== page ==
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War history: Cemetries have huge emotional impact on visitors to First World War battlefields

13:30 25 January 2014

King George V with Fabian Ware and Field Marshal Douglas Haig, inspecting wooden crosses in Tyne Cot Cemetery, Belgium, in May, 1922.

King George V with Fabian Ware and Field Marshal Douglas Haig, inspecting wooden crosses in Tyne Cot Cemetery, Belgium, in May, 1922.


Fabian Ware was determined our fallen heroes would never be forgotten. Sadly, history hasn’t greatly remembered him. Mike Peters, Galloway Travel’s military historian, aims to put that right


I have been visiting battlefields for more than 30 years and leading tours for over 20. One thing that has remained constant is the huge emotional impact that the cemeteries of all nations have on battlefield visitors. Many readers will be familiar with the cemeteries that the Commonwealth War Graves Commission (CWGC) manages on our behalf. These are emotive places that can affect even people that have no direct link to the First World War or the cemeteries we visit.

The Commonwealth War Graves Commission commemorates the 1,700,000 men and women of the Commonwealth forces who died in the two world wars. CWGC maintains a staggering 23,000 cemeteries, burial plots and memorials to those who have died in 153 countries. Surprisingly few people actually know the origins of the commission or the ethos that led to its creation.

In 1922, only four years after the armistice, King George V visited Flanders. He toured the still-devastated landscape, viewing many of the cemeteries being put in place. The monarch was clearly moved by what he saw, saying: “I have many times asked myself whether there can be more potent advocates of peace upon earth through the years to come than this massed multitude of silent witnesses to the desolation of war.”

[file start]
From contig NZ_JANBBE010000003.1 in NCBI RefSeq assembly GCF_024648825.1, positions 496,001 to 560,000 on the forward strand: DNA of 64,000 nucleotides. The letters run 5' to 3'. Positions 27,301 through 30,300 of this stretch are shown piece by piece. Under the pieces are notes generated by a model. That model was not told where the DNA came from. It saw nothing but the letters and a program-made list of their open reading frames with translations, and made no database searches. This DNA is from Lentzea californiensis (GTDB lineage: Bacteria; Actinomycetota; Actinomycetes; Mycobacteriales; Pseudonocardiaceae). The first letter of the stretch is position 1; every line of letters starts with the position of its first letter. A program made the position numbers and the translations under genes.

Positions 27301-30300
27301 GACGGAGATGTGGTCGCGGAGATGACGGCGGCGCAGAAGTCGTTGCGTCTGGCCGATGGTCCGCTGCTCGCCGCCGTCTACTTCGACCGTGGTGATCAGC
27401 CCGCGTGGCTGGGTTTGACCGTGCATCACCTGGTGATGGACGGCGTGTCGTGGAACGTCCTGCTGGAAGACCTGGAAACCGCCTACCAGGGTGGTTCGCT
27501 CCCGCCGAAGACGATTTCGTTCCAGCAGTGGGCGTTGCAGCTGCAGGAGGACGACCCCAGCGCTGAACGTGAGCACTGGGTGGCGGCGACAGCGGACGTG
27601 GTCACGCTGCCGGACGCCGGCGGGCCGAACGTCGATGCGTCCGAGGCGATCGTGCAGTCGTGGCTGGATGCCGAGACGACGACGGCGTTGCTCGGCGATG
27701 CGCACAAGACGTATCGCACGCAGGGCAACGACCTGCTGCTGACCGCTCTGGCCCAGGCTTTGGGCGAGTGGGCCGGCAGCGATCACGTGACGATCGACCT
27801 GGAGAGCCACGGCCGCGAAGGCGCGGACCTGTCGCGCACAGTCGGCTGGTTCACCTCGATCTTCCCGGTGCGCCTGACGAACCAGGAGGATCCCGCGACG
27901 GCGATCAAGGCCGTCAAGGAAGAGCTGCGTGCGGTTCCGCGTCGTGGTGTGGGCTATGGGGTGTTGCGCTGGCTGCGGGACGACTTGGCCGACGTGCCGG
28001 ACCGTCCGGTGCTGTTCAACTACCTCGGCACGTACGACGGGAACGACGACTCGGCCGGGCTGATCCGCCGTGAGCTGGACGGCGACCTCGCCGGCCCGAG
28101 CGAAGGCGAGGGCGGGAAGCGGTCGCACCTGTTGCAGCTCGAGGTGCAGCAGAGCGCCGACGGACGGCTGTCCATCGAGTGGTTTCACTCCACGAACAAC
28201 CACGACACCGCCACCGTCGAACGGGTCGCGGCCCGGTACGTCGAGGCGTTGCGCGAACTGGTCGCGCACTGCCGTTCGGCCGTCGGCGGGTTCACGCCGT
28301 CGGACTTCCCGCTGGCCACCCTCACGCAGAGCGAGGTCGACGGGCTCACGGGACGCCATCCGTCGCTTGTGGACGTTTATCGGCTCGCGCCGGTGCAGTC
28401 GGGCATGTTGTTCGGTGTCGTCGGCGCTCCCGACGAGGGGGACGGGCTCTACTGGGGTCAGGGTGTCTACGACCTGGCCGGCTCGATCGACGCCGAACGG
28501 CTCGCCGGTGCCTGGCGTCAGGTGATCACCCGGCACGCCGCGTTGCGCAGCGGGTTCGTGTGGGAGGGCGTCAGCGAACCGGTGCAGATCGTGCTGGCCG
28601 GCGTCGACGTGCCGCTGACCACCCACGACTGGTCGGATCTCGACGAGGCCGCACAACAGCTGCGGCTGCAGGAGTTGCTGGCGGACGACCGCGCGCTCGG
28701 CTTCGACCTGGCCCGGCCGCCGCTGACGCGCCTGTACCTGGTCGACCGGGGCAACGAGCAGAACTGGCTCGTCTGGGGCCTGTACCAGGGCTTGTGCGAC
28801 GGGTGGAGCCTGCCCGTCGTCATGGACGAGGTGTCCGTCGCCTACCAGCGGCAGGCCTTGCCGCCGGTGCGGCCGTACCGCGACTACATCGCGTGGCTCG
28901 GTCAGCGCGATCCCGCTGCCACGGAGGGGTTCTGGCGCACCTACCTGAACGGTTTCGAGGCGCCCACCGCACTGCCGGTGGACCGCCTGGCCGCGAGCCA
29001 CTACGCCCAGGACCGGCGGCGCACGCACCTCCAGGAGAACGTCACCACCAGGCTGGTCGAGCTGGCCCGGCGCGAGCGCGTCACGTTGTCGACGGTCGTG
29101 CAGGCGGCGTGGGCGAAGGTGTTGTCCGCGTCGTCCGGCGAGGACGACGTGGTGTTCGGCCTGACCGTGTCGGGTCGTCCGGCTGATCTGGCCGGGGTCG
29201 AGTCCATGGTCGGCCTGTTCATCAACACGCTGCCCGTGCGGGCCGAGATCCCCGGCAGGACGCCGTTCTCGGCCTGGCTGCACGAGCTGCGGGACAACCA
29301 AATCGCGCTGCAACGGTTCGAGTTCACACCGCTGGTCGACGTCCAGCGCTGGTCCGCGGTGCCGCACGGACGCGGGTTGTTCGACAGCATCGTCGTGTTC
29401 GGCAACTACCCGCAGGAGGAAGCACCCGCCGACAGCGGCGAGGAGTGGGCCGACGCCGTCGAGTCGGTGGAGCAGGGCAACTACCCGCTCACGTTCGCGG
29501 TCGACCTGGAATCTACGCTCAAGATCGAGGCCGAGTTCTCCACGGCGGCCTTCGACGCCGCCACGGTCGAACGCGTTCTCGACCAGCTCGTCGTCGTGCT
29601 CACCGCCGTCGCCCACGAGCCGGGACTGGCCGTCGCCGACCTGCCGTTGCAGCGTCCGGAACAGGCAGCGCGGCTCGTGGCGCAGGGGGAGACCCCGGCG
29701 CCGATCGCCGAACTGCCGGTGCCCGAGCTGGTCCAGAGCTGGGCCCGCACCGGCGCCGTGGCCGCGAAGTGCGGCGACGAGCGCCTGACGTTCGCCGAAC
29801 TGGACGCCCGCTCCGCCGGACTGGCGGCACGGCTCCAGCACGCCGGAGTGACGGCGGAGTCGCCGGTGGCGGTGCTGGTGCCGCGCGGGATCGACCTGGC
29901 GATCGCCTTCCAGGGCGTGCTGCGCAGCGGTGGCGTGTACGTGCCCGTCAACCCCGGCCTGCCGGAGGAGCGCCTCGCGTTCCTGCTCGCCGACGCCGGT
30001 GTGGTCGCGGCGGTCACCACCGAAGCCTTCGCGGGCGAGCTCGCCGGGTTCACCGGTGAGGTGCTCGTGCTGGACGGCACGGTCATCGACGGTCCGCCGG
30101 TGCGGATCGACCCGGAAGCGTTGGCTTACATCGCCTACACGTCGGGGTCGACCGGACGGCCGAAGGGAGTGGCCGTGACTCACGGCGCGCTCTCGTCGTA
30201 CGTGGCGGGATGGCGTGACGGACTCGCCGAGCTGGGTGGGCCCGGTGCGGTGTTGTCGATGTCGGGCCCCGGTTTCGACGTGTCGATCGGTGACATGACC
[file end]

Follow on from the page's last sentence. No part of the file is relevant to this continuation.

It captured the sentiment of the post-war world – war should never be allowed to happen again. From personal experience, this feeling is usually coupled with the powerful emotion of grief and, after years of war, a need to mourn the dead appropriately. An overwhelming desire was shared across Britain, the Empire and the Commonwealth. With few exceptions, men and women of every nationality and social class were determined that the sacrifice of those who had died, and those that were still missing, must never be forgotten.

The silent witnesses to which King George referred were, of course, the dead: the bodies of almost a million British and Commonwealth soldiers now scattered over the Western Front, many even further afield. At the end of the war, makeshift field cemeteries and bodies seemed to litter every far-flung corner of the globe. Thankfully one man, Fabian Ware, had foreseen the need for an organisation dedicated to the recovery, identification, burial and commemoration of the dead and the missing of the First World War.

Early in the war, Ware had realised that this conflict was nothing like previous wars. Shocked by the huge casualty figures, he saw the human cost at first-hand and knew the final cost of victory would be unprecedented. With these thoughts in mind, he anticipated what public reaction would be when hostilities ceased. He knew the families of the dead would want to see the battlefields for themselves. This was especially true of the Western Front.

The last campaign that Britain had fought so close to home had culminated in the carnage that was the Battle of Waterloo. In its aftermath, few but the rich could afford to visit the battlefield in Belgium. This was not the case in 20th Century Britain; bereaved families could afford to make private pilgrimages to Belgium and France. Ware envisaged thousands of bereaved relatives making their way from all over the British Empire to see the battlefields and visit the grave of their loved one.

Ware was not a soldier; at 45 he was too old to fight. Instead he became the commander of a mobile unit of the British Red Cross. He felt driven to find a way to ensure the resting places of the dead would not be lost. Under his dynamic leadership, his unit began recording and caring for all the graves they could find. By 1915, their work was given official recognition by the War Office and incorporated into the British Army as the Graves Registration Commission.

Once land for cemeteries and memorials was guaranteed, the enormous task of recording the details of the dead began. By 1918, some 587,000 graves had been identified and a further 559,000 casualties registered as having no known grave. This was a daunting task beyond the scale of any previous war. Thankfully, the man at the head of the commission had a clear vision of what must be done.



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